Mad Hope Gets Some Love…

It is so gratifying to see this book finding its readers.  A bit of an embarrassment of riches in the last week or so, but an embarrassment I’m happy to endure…  Also, the Mad Hope blog tour has made recent stops at Open Book, The Rusty Toque, and Grace O’Connell — drop by for a visit!

From Bella’s Bookshelves:

No book is perfect, of course. But Heather Birrell’s latest, a collection of short stories called Mad Hope (published by Coach House), is so good, the writing so strong and skilled, I kept thinking,These stories are perfect.

— Steph Vander Meulen

From The National Post:

(…) a collection of 11 stories that beautifully illustrate the fragility of existence.  Death is a recurring character, as is birth, motherhood, grief and resilience.

The book could be described as a collection of fictional reflections on the search for truth in grief, yet the stories are never dreary. They transport the reader to emotionally corrosive places, yet are alive with a sense of levity even within their darkest passages.

— Rachel Harry

And from The Winnipeg Free Press:

Toronto writer Heather Birrell has tapped into our dark Canadian psyche like a country witch with a crooked divining rod.

Her sublime stories are drawn from the margins of society but they are sure to capture a wider audience. Mad Hope, her second collection, is a sure-footed and mature exploration of modern life.

(…)

Mad Hope is best read during the clean light of day. You don’t want to miss any of the nuances, dense language or caustic political commentary.

Read it one story at a time. This collection requires quiet concentration as each tale resonates like a tiny, perfect novella. Mad Hope is hopeful yet realistic, wordy yet sublime. It contains everything a demanding reader wants from her short fiction — wickedly accurate, open-ended portraits drawn from life.

— Patricia Dawn Robertson

 

 

 

Mad Hope reviewed in St. John Telegraph-Journal!

Birrell is a writer with audacity, flair and vision. Mad Hope hosts a sense of whimsy, a keen eye for details and precise crafts- manship. Birrell has an exceptional knack for the short story. Where the cast of characters in I know you are but what am I? (Coach House, 2004), sought meaning, Mad Hope captures the sheer madness of it all.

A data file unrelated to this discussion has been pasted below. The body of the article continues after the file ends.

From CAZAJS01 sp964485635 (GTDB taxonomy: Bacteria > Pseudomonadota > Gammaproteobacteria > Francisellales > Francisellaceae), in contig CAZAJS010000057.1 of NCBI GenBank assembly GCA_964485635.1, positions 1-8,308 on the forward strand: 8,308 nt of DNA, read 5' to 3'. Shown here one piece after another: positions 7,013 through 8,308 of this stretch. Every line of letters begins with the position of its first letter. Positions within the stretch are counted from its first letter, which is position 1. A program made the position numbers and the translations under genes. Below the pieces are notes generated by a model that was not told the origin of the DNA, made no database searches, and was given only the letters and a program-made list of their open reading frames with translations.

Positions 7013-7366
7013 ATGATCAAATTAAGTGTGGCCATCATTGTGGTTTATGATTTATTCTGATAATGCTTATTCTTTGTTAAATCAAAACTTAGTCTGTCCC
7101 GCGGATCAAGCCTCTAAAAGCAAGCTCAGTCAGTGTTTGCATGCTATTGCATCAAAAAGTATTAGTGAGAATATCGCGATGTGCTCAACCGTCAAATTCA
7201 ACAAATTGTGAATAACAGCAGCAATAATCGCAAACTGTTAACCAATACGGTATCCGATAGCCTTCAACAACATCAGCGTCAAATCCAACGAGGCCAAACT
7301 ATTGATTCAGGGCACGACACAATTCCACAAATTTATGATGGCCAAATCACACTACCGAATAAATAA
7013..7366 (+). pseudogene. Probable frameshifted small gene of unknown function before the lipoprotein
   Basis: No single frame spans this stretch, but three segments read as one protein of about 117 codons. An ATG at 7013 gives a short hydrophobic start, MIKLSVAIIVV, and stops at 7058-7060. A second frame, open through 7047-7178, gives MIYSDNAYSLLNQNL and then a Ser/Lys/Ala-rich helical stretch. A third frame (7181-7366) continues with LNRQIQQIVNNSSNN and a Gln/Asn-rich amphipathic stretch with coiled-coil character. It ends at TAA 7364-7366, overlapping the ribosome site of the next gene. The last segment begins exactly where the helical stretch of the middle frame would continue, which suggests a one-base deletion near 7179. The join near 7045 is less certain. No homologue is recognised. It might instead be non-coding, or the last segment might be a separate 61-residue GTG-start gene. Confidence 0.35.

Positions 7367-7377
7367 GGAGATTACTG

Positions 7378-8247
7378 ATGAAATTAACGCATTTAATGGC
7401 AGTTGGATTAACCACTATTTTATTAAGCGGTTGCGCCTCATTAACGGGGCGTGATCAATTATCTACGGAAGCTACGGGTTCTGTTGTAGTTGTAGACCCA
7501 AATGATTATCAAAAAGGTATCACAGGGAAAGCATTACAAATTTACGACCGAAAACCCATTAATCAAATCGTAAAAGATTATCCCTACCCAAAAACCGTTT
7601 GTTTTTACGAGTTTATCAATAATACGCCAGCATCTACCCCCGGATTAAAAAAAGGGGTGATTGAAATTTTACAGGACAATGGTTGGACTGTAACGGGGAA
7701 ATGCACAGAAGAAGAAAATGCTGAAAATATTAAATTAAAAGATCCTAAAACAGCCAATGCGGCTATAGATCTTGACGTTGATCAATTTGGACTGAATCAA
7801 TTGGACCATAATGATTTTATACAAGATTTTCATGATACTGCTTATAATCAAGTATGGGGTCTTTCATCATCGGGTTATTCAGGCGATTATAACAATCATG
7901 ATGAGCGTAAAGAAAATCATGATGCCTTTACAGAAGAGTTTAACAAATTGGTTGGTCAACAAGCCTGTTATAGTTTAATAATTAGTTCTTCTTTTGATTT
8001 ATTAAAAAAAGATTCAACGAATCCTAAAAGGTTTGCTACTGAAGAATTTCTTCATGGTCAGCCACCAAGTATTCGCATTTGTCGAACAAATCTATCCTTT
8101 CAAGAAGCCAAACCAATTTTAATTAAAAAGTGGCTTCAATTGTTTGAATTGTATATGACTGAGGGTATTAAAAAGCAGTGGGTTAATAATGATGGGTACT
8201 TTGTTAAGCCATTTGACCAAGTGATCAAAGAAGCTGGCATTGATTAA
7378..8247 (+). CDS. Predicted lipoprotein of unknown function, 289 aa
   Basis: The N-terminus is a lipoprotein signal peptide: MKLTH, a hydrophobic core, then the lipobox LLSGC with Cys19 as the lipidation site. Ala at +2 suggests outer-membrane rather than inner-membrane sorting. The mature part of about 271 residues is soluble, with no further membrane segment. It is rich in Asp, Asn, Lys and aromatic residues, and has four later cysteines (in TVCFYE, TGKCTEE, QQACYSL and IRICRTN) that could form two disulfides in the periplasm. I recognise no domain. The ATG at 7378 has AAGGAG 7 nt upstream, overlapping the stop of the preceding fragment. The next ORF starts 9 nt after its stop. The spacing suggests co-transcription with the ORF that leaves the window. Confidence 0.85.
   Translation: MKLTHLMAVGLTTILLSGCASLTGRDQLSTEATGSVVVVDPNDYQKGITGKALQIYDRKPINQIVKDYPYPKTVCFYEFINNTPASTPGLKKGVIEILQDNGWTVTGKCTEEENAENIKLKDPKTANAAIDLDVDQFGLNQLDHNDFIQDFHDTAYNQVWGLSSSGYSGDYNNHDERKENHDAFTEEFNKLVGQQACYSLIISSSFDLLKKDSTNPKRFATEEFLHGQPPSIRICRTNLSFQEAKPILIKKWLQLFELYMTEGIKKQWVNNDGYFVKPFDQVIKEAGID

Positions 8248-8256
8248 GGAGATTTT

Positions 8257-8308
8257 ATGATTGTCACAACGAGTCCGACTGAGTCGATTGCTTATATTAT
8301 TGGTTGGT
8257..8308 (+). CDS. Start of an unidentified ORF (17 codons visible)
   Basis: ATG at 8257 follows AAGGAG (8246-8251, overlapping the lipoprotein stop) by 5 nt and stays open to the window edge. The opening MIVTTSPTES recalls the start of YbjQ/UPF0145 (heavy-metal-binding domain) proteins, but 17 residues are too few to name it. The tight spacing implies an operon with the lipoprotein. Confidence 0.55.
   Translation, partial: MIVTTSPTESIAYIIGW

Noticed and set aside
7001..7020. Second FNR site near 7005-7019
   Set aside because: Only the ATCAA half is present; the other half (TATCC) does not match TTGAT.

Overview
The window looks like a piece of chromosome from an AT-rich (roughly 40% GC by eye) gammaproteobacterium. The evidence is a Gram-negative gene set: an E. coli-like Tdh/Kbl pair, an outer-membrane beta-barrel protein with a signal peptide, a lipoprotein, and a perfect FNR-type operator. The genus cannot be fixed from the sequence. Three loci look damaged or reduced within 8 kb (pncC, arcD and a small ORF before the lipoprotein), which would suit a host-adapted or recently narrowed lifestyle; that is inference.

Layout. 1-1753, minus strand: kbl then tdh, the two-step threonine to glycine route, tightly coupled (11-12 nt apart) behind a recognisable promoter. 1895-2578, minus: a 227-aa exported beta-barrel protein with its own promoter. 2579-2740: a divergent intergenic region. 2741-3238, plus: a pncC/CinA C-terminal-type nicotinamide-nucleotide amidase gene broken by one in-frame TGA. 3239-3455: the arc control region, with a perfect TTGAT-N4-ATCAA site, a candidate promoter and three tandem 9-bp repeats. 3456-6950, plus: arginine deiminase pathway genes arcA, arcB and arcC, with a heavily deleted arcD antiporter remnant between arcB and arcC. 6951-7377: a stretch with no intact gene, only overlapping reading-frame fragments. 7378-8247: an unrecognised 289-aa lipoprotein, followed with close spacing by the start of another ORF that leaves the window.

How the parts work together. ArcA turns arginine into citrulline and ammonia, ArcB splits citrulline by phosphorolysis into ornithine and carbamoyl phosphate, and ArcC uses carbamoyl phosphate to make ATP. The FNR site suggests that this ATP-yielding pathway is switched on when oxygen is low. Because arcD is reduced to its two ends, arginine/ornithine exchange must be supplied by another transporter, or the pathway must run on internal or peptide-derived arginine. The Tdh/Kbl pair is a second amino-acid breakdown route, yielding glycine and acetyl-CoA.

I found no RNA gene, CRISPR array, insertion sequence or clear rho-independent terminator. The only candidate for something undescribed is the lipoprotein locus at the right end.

— Sandra Webb-Campbell

 

Mad Hope reviewed at backlisted.

Andrew Wilmot reviews Mad Hope on his blog backlisted.

Mad Hope is an exhibition of control. Birrell carefully weaves through the central themes of the book, using their commonality as a springboard rather than an anchor. More often than not, she succeeds, beautifully.

Mad Hope reviewed in the Globe & Mail

In her new collection, Mad Hope, Birrell puts her talents on display once more, exploring characters whose reasonable expectations of the world have been devastated by sudden death (sometimes violent) or other tragedies. The losses her characters experience leave them yearning for alleviation of grief, pain or even regret.  (…) Birrell achieves a seemingly effortless originality and accuracy. (…)  Some of her characterizations are so arresting in their exactness they caused me to pause.

Read the rest of the review by Kelli Deeth here.

Mad Hope reviewed in Quill and Quire

There’s a voyeuristic quality to Heather Birrell’s stories.  The Toronto author seems to have mastered the art of writing about universal themes and subjects — marriage, family, motherhood, death, sex — in a manner both familiar and unsettling.  Her prose is dense with detail yet fluid, carrying the reader into the inner workings of her characters’ carefully constructed lives.  That’s where the sense of peeping comes into play: these people are so wonderfully accurate, so blatantly human, that to bear witness to their hurts and despairs, ecstasies and triumphs, elicits the same discomfort one feels overhearing the neighbours having an afternoon romp or catching a friend giving her child a smack on the bum in a moment of anger or frustration.  Birrell peels back the layers of civility to expose the dark and messy bits we all hide, but she does so with such finesse that we are simultaneously captivated and repulsed by the intimacy of it all.

— Dory Cerny

Read the rest of the review in the May issue of Quill & Quire, on newsstands now.